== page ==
# What is the Geometric Proof of Goldbach's Conjecture Using Counter Diagonals?

• toddkuen
In summary, Todd has posted a proof of Goldbach's Conjecture on a website and shared the link. The proof is based on a diagonal and counter-diagonal table where odd primes are placed on the diagonal and even numbers are placed under the diagonal. The counter-diagonal shows all unique odd number pairs that can generate a given even number. The proof also uses Bertrand's Postulate to find a prime between a given even number and 2 times that number. However, there is a mistake in the logic as it assumes that the prime found with Bertrand's Postulate will always intersect with the counter-diagonal, which is not necessarily true. This mistake suggests that if the Goldbach Conjecture is false, it would be
toddkuen
My name is Todd and I have a posted a proof of Goldbach's Conjecture.

I have been looking around for a while to find a place to post it and this seems like a reasonable place to start. I have stopped by here before but never registered.

The proof is http://www.just-got-lucky.com/gc-083110-draft1.pdf" .

The proof is somewhat geometric, wolfram NKS-like, and does not use much advanced math per se so the concepts are much different than you usually see posted here.

Perhaps someone will look - I understand that I am both new here and probably a crackpot but we all have to do what we feel we need to do.

So if there is a horrific glaring error please be at least somewhat kind.

The basic proof is fairly simple in concept:

I create a diagonal "table" where the diagonal is odd primes > 3 and under the diagonal all even numbers appear at the intersection of rows and columns.

I then derive a "counter diagonal" that shows, for a given even number, all the unique odd number pairs that can generate it.

I then eliminate all the non-prime odd pairs from this table and show that, with what's left, you basically have to violate Betrand's Postulate in order to contradict the conjecture.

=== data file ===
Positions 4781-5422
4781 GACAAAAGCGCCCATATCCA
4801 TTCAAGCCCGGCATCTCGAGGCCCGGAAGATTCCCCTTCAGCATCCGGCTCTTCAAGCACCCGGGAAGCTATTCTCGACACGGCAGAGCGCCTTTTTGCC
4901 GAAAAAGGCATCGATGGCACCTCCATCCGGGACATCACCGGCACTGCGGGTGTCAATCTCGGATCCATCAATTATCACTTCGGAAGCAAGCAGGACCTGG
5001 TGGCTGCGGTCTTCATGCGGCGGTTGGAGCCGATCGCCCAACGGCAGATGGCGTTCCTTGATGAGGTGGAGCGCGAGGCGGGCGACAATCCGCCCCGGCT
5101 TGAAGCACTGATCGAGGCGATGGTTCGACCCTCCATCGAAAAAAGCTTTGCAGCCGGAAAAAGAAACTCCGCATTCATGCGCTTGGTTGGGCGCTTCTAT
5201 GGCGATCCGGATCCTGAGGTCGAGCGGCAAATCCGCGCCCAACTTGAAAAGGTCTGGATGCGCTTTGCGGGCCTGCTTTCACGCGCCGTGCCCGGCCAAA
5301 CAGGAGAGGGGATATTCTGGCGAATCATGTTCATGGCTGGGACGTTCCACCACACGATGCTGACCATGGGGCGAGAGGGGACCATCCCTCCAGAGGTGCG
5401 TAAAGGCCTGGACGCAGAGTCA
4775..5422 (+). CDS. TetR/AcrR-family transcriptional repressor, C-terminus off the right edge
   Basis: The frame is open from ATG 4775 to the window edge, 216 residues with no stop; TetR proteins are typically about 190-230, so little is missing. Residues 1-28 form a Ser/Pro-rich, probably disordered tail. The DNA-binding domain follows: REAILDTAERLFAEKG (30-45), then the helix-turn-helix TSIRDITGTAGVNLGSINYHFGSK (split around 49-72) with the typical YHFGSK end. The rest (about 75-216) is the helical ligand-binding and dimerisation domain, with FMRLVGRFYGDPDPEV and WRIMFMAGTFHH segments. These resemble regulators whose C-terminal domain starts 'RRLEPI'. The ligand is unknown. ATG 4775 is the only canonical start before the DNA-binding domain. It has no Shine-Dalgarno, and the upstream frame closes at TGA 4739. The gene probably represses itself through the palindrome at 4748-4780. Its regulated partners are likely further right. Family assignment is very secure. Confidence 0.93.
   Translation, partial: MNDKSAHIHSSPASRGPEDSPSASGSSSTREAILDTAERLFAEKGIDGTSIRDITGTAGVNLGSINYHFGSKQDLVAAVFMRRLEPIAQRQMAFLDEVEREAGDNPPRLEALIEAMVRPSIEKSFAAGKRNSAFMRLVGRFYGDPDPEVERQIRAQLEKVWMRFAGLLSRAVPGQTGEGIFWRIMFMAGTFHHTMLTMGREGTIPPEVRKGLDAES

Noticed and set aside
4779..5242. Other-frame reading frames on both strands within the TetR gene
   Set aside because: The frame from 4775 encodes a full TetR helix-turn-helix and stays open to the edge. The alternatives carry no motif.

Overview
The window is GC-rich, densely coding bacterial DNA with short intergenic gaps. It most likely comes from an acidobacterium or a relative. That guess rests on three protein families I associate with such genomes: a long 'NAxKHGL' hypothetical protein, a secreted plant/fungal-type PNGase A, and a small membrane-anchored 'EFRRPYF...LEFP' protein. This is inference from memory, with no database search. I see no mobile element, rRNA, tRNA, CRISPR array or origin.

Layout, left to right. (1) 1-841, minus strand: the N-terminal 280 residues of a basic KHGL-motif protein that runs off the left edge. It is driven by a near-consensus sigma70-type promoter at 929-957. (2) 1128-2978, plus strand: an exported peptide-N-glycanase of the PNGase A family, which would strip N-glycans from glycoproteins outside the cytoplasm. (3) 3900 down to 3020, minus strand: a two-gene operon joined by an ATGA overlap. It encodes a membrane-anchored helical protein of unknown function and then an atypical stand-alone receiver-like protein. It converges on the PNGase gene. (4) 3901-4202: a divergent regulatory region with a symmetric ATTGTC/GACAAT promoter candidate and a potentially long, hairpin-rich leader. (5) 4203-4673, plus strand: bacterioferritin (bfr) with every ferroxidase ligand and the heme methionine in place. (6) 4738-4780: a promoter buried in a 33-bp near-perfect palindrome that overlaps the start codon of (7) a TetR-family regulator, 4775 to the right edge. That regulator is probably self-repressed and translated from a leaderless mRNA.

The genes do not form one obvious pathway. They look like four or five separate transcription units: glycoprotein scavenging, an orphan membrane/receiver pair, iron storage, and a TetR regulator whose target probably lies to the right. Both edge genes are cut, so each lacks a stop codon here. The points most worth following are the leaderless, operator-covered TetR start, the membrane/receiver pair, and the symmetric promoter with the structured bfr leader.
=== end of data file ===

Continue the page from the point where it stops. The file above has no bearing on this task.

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Here's the gap in your logic:

"As we have said, the presence of the column component of strikes are insufficient alone for eliminating a counter-diagonal. However, it may be possible
that strikes for consecutive odd non primes could perform this function, i.e. given some odd prime or non prime p with a diagonal of length k we find m
consecutive odd non primes along the odd diagonal such that m > k."

All you need is to find enough non-primes between p and 2p to eliminate horizontally all points along the diagonal that were not already eliminated vertically. You don't need ALL of those numbers to be non-prime.

The prime that you found with Bertrand's postulate must intersect one of the non-struck columns, but that doesn't mean that where they intersect is going to be on the counter-diagonal that you are trying to prove still exists

Office_Shredder said:
The prime that you found with Bertrand's postulate must intersect one of the non-struck columns, but that doesn't mean that where they intersect is going to be on the counter-diagonal that you are trying to prove still exists

I believe it must because vertical columns under 3, for example, would not be covered for an intersection.